Of note, the CPT description is interpreted as requiring an image of the target vessel, but not necessarily an image of the needle in the vessel as it is entering. It is believed that obtaining an image of the needle as it is entering the vessel poses unacceptable risks to the patient as it would require the solo operator to take his or her attention away from the procedure in order to obtain an image. It is recommended that permanent recording of the selected vessel or of the needle entering the vessel when this is feasible and safe, while using a procedure note to document the procedure was performed with concurrent real-time visualization.  While a still image of the target vessel prior to successful cannulation is acceptable, a post-procedural still image of the catheter in the vessel, once the line is secure, is preferable.

FAQ 7.  If I use the ultrasound to aid in a procedure, do I code for both the ultrasound and the procedure?

Generally, it is appropriate to code for both the ultrasound guidance and the procedure performed. For example when performing an I&D of an abscess with ultrasound assistance, both the I&D 10060 and the ultrasound guidance for needle placement 76942 could be coded.  However, be aware several codes have evolved over the last few years that are inclusive of the ultrasound in performance of the procedure (e.g. knee arthrocentesis with ultrasound guidance, 20611).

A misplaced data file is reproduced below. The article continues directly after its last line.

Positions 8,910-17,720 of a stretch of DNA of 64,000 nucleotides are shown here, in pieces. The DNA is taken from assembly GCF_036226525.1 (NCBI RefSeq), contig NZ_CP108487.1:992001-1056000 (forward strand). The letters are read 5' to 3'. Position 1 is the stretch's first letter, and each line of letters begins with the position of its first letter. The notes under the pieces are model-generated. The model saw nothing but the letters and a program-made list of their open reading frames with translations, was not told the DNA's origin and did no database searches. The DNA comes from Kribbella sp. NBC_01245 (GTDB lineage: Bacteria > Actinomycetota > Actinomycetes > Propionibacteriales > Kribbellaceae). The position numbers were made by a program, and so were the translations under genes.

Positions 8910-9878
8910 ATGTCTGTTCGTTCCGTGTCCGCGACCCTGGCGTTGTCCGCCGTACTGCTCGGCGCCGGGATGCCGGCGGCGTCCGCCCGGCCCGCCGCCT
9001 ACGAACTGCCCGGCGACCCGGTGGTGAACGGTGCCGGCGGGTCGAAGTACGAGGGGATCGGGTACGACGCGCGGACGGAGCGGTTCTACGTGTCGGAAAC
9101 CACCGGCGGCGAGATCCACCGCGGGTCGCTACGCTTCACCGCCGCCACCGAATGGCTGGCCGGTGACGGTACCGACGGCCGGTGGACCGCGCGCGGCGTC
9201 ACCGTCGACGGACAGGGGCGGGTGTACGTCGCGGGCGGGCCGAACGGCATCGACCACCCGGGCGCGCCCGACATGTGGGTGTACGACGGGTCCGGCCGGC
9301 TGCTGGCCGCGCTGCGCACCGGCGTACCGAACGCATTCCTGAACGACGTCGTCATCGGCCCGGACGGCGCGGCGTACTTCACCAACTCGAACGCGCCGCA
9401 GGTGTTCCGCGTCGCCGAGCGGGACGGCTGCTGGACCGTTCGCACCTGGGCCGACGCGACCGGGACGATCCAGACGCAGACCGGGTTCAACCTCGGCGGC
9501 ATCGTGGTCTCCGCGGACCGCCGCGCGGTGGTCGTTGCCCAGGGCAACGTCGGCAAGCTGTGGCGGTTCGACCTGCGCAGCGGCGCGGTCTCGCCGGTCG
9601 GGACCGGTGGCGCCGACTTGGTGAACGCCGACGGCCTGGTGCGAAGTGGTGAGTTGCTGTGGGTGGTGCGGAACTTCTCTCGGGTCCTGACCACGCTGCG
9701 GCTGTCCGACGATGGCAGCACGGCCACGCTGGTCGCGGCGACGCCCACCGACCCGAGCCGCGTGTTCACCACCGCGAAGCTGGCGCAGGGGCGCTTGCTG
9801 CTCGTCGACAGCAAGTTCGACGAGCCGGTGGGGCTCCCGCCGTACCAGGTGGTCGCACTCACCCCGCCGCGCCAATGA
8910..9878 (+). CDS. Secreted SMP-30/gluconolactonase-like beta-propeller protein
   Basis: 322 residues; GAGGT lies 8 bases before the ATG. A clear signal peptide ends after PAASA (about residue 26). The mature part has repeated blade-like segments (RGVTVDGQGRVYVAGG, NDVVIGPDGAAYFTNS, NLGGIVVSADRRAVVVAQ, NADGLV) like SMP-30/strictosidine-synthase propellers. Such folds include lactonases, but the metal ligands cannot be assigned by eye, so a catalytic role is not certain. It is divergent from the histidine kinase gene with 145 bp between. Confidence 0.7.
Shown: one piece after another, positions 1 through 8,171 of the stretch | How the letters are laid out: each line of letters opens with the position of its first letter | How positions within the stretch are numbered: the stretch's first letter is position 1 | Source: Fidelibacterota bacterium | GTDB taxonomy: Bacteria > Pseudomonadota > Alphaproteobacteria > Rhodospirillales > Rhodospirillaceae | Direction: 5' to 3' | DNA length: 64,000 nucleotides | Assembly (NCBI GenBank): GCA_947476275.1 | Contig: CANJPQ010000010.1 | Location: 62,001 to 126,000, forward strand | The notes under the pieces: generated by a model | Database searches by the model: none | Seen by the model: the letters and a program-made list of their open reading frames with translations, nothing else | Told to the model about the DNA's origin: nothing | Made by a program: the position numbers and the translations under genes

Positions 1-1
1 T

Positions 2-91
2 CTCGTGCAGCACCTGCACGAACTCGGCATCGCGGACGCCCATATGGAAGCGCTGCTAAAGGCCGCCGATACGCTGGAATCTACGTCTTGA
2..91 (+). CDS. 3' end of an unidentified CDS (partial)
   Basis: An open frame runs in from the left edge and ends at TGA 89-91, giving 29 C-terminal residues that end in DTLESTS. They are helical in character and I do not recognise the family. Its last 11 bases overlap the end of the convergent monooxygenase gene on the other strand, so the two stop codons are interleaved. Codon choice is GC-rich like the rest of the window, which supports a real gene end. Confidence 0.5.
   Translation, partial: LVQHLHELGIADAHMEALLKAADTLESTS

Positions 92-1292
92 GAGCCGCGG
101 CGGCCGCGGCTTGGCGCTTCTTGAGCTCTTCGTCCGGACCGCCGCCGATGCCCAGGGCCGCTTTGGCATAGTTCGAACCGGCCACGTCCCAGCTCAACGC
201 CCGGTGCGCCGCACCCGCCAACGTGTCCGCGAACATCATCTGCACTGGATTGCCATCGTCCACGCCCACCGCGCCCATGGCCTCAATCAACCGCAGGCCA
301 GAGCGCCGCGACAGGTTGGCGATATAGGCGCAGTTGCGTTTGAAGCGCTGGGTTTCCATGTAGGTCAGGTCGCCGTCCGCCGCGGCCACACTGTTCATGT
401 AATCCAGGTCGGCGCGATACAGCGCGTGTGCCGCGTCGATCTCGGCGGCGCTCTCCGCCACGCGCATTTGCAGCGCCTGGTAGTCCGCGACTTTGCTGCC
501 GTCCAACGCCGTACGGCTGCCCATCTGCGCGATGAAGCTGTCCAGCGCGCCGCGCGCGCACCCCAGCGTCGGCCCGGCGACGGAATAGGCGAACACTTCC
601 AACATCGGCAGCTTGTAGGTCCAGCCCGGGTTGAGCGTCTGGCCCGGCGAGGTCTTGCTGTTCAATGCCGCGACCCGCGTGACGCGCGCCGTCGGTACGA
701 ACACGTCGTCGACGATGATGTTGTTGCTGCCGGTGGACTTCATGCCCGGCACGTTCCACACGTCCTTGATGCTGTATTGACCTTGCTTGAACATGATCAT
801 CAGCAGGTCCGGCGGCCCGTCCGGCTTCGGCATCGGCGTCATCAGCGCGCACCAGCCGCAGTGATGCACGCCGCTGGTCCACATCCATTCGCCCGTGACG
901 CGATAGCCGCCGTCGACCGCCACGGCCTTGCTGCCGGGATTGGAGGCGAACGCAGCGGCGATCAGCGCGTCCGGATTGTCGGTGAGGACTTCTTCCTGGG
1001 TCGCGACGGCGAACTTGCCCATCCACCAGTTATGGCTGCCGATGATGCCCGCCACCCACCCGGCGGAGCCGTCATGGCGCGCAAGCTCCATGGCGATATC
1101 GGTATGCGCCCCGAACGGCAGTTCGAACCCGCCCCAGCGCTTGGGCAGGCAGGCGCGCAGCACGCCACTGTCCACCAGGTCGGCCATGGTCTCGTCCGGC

FAQ 8.  Do I need to store an ultrasound image to be able to code for the exam?

In the past, the requirement for image retention was a point of discussion. As of 2005, CPT clearly states that image retention is mandatory for all diagnostic and procedure guidance ultrasounds.

CPT does not specify how the images are to be stored or how many images are required. Appropriate image(s) demonstrating relevant anatomy/pathology for each procedure coded should be retained and available for review.

FAQ 9.  What are the most commonly used emergency department ultrasound CPTs?

Primary Indications:

Trauma Ultrasound – Thoracoabdominal Trauma (FAST Exam)

Ultrasound, abdominal, real time with image documentation limited (e.g., single organ, quadrant, follow-up)

*(for non-traumatic hemoperitoneum or ascites use 76705)